In what has been called a “highly unusual move,” President Donald Trump blocked Singapore-based Broadcom’s takeover of U.S. chipmaker Qualcomm on Monday. Trump reportedly said that the hostile takeover of Qualcomm posed a threat to national security.

According to The Hill, the takeover would have been “the biggest tech deal in history,” but just hours after Broadcom CEO Hock Tan met with officials from the Committee on Foreign Investment in the U.S. (CFIUS) to discuss the deal, a source said the block was announced.

The Hill reports: CFIUS had launched an investigation into the national security implications of the deal last week over concerns that it would hamper U.S. efforts to develop 5G wireless networks and other emerging technologies. CFIUS on Monday recommended that the president veto the deal.

In a letter to both companies’ attorneys last week, the interagency panel said that it was concerned that Broadcom’s takeover would put at risk U.S. efforts to build next-generation wireless networks, thereby giving Chinese firms the opportunity to take the lead.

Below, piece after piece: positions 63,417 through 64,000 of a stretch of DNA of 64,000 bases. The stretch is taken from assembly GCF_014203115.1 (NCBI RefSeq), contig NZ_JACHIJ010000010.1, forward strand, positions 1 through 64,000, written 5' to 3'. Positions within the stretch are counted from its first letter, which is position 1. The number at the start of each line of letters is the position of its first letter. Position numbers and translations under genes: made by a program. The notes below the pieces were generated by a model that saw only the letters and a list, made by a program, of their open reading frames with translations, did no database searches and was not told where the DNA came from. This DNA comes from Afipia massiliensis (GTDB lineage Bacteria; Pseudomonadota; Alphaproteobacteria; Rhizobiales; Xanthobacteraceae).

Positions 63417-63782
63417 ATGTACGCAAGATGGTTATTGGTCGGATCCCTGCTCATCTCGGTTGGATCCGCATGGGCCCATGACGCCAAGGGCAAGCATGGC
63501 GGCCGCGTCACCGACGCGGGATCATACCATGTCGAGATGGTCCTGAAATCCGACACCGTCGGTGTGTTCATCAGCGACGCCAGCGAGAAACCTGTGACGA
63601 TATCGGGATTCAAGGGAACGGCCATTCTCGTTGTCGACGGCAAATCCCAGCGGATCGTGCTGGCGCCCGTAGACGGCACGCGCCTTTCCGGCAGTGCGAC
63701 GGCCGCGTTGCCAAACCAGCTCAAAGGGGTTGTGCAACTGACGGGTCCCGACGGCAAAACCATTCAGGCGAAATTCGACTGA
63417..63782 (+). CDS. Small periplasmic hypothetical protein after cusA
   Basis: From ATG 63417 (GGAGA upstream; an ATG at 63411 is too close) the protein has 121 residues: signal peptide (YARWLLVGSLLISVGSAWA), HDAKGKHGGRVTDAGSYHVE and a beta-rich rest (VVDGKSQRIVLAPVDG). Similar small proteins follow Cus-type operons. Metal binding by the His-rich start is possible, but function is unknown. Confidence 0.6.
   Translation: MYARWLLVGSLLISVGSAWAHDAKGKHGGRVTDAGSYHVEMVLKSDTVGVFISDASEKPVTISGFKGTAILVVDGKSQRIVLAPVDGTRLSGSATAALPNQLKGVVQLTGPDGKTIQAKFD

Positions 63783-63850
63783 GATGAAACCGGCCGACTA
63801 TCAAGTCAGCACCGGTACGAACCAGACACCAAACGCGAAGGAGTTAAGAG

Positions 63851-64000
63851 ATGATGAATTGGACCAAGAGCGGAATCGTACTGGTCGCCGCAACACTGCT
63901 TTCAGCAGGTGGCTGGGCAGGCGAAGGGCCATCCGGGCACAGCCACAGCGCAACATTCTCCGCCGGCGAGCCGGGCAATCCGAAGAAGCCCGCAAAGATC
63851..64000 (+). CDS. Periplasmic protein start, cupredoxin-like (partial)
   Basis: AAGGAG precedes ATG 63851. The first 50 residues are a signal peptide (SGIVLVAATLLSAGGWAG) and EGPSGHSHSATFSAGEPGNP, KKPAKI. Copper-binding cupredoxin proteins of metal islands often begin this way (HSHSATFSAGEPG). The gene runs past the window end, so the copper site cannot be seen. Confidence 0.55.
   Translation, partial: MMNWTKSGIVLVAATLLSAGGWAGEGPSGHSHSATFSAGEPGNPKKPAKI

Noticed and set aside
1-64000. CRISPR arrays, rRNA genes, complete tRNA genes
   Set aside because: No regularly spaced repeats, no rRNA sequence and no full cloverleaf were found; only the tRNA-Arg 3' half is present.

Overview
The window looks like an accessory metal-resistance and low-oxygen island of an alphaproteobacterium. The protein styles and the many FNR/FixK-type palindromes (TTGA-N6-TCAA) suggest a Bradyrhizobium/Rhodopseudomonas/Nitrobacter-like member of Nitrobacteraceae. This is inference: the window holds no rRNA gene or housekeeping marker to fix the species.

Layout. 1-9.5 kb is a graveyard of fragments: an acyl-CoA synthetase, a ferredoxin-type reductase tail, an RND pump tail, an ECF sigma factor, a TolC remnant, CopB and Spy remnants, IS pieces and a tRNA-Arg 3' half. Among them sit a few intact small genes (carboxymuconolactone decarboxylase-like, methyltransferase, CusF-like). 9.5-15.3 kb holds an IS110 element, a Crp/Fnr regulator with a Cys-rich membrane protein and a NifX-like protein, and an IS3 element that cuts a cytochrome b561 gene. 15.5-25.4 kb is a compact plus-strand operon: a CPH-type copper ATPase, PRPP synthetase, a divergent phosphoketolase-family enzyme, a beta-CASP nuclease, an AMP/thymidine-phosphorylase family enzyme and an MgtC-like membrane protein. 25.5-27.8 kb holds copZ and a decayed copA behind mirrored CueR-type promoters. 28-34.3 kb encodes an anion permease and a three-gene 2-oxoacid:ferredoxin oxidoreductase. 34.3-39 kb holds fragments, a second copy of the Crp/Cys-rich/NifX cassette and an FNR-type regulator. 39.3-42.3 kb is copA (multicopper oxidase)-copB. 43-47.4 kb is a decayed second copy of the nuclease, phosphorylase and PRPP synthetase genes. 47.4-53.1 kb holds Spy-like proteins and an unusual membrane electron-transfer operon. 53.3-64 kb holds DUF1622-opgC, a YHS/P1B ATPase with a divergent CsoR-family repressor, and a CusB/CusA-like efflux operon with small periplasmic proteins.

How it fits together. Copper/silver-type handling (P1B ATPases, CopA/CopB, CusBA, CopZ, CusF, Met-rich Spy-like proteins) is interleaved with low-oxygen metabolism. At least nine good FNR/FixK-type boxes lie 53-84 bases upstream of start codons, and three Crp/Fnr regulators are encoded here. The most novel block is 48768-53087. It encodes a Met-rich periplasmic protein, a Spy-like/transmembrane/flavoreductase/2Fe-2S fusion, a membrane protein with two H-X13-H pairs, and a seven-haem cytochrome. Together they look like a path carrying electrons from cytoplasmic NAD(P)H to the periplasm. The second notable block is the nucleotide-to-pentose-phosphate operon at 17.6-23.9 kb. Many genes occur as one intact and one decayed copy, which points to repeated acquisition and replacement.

“While the United States remains dominant in the standards-setting space currently, China would likely compete robustly to fill any void left by Qualcomm as a result of this hostile takeover,” the letter reads. “Given well-known U.S. national security concerns about Huawei and other Chinese telecommunications companies, a shift to Chinese dominance in 5G would have substantial negative national security consequences for the United States.”

According to the report, Broadcom has been “aggressively pushing back” about concerns that it had plans to hinder Qualcomm’s research and development investments.

From the report: It announced a $1.5 billion innovation fund, promised to build out Qualcomm’s work in 5G and assured Congress that it would not sell any assets to foreign entities.